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EcoWest Visualization Framework

A data visualization driven storytelling framework for Standford's EcoWest center


Role
Development, Design
Tools
Javascript, Backbone, D3, Less, Balsamiq
Result
Multiple stories published; featured in National Geographic

EcoWest Visualizations is a data visualization story telling framework I designed and developed for Standford's Bill Lane Center for the American West in collaboration with renown journalist Geoff McGhee.

The framework facilitates creating narratives which weave together maps and data visualizations to tell a sharable and embeddable story.

EcoWest Visualizations

The EcoWest framework aimed to facilitate creating stories involving temporal, geographic data. While D3 makes it possible to create highly customized interactive narrative experiences, the skill and time required can be highly prohibitive. This framework aimed to alleviate the problem by providing ready to use components that could be quickly set up and configured for individual stories.

Early Visualization Framework Screenshot

Initial Process

All generalizations, abstractions, and frameworks lose fidelity in some area. It's a tradeoff between custom behavior (harder, but more power) and out-of-the-box functionality (easier, but more constrained). To understand what tradeoffs needed to be made, I first analyzed the type of stories it was designed to tell.

The typical story was a linear narrative with interactive components, such as explorable maps and data visualizations. By brining together linear and non-linear elements, the reader can reacher a deeper understanding of the story. This is a story telling approach often found in video games. A "string of pearls" method of story telling in which pools of interactivity are strung together along a backbone of linear narrative.

Each "pearl" of interaction is strung by linear narrative

Inside each circle the user is able to freely explore the data, but an underlying narrative ties the exploration together. The implementation can be more complex, and the narrative itself may each "pearl of interaction" to jump to another "pearl", or be tied together via multiple narrative backbones. This style of storytelling is what the EcoWest framework aimed to provide.

The framework allows users to step between interactive layers - whether they be map components or visualization components. Information boxes are laid on top of the view to provide context and a narrative backbone. Some individual layers also have their inner exploration layers, such as a map layer showing wildfire spread over time, which fits into a larger narrative about wildfires. Switches in interactivity are all exposed through an event system that can be listened to or triggered for even more custom functionality.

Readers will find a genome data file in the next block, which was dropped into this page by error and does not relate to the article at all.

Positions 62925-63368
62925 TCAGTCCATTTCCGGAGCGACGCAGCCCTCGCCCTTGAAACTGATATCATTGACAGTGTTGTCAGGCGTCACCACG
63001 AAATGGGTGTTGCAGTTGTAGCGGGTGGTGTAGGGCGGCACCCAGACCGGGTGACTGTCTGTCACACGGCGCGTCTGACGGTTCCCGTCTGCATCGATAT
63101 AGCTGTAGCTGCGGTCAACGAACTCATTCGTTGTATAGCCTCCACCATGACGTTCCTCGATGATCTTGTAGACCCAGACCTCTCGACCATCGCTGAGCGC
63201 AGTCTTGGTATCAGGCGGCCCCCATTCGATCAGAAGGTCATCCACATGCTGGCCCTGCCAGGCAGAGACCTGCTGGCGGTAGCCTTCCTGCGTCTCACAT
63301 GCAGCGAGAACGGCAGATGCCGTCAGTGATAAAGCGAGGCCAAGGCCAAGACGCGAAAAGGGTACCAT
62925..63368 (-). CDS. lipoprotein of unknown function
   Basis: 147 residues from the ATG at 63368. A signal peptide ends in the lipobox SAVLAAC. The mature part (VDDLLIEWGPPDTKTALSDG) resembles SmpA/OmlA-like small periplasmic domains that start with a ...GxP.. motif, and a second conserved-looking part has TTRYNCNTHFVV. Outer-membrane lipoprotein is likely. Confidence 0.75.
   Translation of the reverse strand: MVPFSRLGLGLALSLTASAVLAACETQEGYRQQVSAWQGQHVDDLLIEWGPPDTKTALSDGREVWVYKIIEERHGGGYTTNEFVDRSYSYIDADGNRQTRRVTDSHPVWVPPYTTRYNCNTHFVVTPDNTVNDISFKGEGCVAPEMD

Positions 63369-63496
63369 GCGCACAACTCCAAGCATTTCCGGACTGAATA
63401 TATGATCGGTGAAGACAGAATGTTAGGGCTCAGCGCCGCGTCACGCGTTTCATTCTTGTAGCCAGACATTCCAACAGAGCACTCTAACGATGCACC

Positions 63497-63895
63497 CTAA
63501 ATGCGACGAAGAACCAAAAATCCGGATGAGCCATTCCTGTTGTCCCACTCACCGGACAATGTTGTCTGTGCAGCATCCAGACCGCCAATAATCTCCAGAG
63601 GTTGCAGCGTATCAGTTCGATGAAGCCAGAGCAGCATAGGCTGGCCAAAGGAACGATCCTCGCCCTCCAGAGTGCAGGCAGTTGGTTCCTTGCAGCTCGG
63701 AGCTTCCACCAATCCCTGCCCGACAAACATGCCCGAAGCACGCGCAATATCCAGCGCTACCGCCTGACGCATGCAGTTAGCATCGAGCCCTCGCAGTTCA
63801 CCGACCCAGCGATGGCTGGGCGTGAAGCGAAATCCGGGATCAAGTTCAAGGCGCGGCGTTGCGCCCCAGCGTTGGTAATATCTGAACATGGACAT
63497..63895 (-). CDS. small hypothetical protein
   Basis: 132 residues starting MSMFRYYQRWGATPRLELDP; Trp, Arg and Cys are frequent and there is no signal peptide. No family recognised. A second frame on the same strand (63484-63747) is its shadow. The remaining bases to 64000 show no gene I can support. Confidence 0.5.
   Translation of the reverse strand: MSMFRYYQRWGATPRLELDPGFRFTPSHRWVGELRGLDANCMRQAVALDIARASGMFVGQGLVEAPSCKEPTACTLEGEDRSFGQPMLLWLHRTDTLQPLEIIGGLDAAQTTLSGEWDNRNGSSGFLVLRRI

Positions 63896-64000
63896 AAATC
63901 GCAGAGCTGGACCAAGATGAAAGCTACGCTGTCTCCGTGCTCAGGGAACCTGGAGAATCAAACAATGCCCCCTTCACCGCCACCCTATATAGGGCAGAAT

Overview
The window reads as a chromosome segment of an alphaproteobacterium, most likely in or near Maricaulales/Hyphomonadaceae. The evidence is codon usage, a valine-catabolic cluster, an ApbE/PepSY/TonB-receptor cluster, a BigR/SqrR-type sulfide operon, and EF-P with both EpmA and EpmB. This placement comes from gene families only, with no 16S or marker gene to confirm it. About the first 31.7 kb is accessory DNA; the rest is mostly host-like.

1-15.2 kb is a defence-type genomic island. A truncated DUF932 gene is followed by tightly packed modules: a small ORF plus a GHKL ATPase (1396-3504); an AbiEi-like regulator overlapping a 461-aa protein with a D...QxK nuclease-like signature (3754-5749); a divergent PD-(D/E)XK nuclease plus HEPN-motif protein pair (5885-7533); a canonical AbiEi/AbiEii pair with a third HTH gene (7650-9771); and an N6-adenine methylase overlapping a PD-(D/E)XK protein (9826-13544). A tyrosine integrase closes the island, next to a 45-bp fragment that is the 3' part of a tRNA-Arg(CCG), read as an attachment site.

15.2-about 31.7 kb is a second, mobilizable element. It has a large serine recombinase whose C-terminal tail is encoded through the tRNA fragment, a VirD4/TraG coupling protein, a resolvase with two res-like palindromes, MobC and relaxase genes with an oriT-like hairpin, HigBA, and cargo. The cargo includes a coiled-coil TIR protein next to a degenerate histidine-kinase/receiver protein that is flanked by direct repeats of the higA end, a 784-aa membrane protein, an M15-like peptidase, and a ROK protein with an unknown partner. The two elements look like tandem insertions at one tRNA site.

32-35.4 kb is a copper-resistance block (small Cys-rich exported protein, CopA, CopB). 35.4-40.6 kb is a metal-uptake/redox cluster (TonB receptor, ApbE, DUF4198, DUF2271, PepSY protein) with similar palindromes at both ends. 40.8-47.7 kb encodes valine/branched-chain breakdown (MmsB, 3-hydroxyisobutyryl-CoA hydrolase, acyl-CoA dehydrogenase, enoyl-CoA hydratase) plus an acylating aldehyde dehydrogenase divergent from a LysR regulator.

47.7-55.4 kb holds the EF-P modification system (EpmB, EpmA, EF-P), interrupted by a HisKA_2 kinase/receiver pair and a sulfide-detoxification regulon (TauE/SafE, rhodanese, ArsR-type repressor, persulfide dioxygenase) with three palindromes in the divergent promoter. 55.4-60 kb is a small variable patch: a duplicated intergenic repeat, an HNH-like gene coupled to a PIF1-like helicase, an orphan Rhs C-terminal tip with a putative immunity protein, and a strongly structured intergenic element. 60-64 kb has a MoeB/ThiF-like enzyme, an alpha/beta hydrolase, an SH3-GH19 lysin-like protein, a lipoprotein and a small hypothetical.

Early Prototype of Narrative Exploration

The above example is an early prototype of the example of interweaving narrative and exploration. Users can go forwards or backwards through the story's timeline to discover and better understand the data and underlying messages.

Sharing

Stories are meant to be told. After using the framework to create a story, it should be sharable. These stories are different in nature than typical linear text articles. Because these stories contain interactive elements and differ from traditional stories, it is important to share certain states of the story.

Two primary components of sharing exist:

  1. Sharing URLs
  2. Embedding the story into another page

Sharing the visualization itself through a URL is how users access it; while embedding the visualization enables content creators to share the story on their own site or include multiple stories together.

URL sharing was facilitated by an explicit share button, as well as the ability to copy the current URL at any time, which would be updated when view state changed.

Early version of the share pop-up

As users changed the view, or a subsection of the view, the URL updates in response.

Initial URL state, containing the page information and current view data

When the user explores to a different part of the story, the temporal / time range layer switcher is updated and the URL is changed to reflect the current state.

URL is updated when the story's state changes

IFrames

Another goal was to allow embedding of a story into a page with other stories. URL state was one component that made this process easier to control, but the framework's HTML and CSS structure has also to be responsive.

Embedded Story in an IFrame

Continued Usage

It is still being used as the basis for developing more interactive stories, with additional progress being made by the incredibly talented pair, David Kroodsma and Geoff McGhee.

Conclusion

By weaving data visualization into narrative, we can create compelling and information-rich stories. Users can gain a broader and deeper understanding of the story by exploring it, by playing with it, in ways they can't with traditional linear and text based stories. The framework succeed in accomplishing its goals and was used to create many rich, compelling stories. One was featured in National Geographic .

Wildfires since 2003

Even though I no longer am active in its development, the framework is still being improved upon and used to create even more stories.